She said regardless of what Eskom was saying, there were still several unprocedural matters that needed to be concluded before the project could go ahead.
“Besides the massive cost, as an organisation, we focus on the direct social, heritage and environmental impact that this proposed largest industrial development in the southern hemisphere will have on an area that can hardly cope at present,” said Malan.
Greg Christy, arguing on behalf of the Sasmia, said if the nuclear plant were allowed to go ahead, it would disturb the breeding area of squid that supported an industry he said had an annual turnover of R500 million.
“The squid industry at St Francis Bay employs 5 000 sea- and land-based jobs.
"At a time when South Africa is feeling the effects of the global recession, and in particular the fishing industry that is struggling owing to a strong rand and a depressed export market, the threat of the construction and operation of this nuclear power plant is extreme to the squid industry,” said Christy.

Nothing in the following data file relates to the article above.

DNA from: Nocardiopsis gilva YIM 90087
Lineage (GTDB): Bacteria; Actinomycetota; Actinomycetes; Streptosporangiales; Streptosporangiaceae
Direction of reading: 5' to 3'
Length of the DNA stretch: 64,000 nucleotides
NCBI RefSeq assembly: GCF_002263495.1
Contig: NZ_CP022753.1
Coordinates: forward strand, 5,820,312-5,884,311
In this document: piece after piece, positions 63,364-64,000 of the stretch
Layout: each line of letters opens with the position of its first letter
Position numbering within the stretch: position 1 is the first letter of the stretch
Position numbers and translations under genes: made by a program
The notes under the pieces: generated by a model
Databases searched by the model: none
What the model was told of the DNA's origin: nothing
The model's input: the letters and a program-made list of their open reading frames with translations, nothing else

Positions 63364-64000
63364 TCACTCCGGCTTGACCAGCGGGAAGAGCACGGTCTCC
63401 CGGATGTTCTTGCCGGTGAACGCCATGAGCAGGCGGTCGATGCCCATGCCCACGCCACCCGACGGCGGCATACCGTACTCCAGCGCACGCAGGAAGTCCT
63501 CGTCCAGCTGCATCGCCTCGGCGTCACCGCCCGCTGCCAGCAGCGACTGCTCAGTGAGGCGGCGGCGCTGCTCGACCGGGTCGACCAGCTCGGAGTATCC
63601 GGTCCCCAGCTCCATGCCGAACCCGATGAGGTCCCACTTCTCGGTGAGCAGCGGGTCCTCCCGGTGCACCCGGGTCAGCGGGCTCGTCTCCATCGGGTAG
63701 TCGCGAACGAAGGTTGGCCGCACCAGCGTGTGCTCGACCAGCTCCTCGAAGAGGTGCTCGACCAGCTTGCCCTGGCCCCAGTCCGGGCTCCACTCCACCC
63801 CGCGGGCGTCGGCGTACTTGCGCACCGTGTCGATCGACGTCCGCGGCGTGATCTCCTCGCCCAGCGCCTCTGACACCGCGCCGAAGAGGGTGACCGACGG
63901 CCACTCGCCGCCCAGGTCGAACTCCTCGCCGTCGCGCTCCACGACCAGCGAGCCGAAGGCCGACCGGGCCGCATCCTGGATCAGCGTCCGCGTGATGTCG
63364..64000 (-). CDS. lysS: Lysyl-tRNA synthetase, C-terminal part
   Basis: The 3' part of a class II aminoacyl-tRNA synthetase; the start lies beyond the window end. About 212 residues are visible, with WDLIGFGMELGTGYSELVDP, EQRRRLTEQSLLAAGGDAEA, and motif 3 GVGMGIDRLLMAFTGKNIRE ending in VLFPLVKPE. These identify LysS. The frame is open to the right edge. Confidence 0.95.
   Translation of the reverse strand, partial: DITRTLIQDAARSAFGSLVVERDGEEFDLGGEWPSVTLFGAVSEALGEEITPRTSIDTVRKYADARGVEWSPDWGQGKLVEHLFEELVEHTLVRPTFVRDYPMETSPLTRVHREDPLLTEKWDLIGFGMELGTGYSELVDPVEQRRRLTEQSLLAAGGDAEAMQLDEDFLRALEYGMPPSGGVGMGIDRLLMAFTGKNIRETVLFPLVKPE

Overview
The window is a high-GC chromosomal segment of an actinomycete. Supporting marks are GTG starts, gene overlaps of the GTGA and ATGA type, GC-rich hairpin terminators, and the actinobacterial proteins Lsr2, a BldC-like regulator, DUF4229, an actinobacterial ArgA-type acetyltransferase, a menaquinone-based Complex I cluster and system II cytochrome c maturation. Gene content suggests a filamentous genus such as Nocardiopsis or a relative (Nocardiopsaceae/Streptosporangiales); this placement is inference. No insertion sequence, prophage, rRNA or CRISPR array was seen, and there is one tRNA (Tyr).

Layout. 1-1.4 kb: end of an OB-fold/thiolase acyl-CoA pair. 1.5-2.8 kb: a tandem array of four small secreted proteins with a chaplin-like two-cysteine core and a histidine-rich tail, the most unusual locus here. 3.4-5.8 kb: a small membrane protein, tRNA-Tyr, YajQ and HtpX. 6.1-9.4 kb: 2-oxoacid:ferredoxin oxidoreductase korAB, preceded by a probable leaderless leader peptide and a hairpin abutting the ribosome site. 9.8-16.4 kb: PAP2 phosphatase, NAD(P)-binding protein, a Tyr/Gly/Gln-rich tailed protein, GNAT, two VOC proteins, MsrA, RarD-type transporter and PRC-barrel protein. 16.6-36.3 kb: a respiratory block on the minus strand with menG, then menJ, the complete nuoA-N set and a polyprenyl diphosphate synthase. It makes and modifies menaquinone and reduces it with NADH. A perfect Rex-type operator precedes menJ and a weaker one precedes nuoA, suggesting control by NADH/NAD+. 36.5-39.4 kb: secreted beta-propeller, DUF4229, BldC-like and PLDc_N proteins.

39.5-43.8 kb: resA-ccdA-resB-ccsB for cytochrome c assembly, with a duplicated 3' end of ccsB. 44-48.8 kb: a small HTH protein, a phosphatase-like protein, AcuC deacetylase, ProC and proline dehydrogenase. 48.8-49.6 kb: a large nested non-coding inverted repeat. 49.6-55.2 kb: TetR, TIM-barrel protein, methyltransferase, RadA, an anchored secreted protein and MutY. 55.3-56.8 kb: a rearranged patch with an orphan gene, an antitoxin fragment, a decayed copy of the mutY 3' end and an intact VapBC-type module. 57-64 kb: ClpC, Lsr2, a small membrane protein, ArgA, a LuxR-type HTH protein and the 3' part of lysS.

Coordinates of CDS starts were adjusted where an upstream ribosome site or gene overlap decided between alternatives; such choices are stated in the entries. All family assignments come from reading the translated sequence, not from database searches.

About 6.3 million cubic metres of sand would be dumped onto the offshore ocean and the squid ground ecosystem and breeding space would be disturbed, he said.
If the industry lost one season of profitable fishing, he said, many businesses, particularly those with bank finance and mortgage bond payments on their fishing vessels, may be liquidated.
“Commercial harvesting of squid is only possible in a small area off the Eastern Cape coast, with prime breeding grounds falling on the coast of the proposed development.
'If these prime grounds are destroyed or compromised, it is not for the fishing industry simply to pick another area to fish from,” argued Christy.
St Francis Bay Residents’ Association, in their presentation, said the noise pollution during construction would be “unbearable”.
They said huge trucks would be moving, carrying hazardous material 24 hours a day and using the many small feeder roads that would be also constructed.
“St Francis Bay is a highly successful and unique resort town with a worldwide reputation,” said the residents’ association presentation.
“A significant portion of the permanent population here comprises retirees who have worked their entire lives to enable them to live in what they regard as an incomparable environment.
"To then impose a transportation system of the type envisaged on such a community would be unjust and unreasonable.”